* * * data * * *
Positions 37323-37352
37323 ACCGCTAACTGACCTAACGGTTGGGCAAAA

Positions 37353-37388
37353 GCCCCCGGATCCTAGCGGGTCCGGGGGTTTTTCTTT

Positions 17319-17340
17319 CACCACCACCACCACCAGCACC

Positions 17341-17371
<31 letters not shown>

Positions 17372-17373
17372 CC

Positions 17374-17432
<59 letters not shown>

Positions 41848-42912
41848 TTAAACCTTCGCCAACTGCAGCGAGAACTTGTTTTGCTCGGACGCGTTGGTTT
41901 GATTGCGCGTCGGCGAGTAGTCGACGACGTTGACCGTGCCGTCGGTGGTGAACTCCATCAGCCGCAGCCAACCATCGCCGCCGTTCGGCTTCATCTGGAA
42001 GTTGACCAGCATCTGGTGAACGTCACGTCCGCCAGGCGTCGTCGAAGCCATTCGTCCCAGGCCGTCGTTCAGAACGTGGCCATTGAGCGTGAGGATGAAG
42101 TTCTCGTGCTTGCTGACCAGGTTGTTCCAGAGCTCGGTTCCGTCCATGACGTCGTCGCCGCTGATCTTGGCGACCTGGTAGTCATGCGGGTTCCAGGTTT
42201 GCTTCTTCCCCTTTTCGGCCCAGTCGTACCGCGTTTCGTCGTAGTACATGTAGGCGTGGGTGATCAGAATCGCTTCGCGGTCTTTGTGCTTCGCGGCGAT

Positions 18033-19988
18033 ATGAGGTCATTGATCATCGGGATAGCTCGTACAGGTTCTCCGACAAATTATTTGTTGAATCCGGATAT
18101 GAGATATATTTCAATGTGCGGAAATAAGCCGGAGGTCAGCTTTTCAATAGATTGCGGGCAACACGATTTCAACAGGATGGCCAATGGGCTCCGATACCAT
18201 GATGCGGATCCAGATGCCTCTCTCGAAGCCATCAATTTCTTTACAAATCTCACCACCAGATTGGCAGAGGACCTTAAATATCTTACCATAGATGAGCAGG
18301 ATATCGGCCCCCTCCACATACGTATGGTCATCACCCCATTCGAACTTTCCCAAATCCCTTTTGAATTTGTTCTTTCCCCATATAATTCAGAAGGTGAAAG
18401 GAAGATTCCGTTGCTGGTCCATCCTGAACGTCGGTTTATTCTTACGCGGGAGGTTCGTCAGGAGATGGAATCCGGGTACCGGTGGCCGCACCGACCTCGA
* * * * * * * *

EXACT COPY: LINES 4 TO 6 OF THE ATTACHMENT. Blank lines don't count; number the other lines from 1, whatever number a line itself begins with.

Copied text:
37353 GCCCCCGGATCCTAGCGGGTCCGGGGGTTTTTCTTT

Positions 17319-17340
17319 CACCACCACCACCACCAGCACC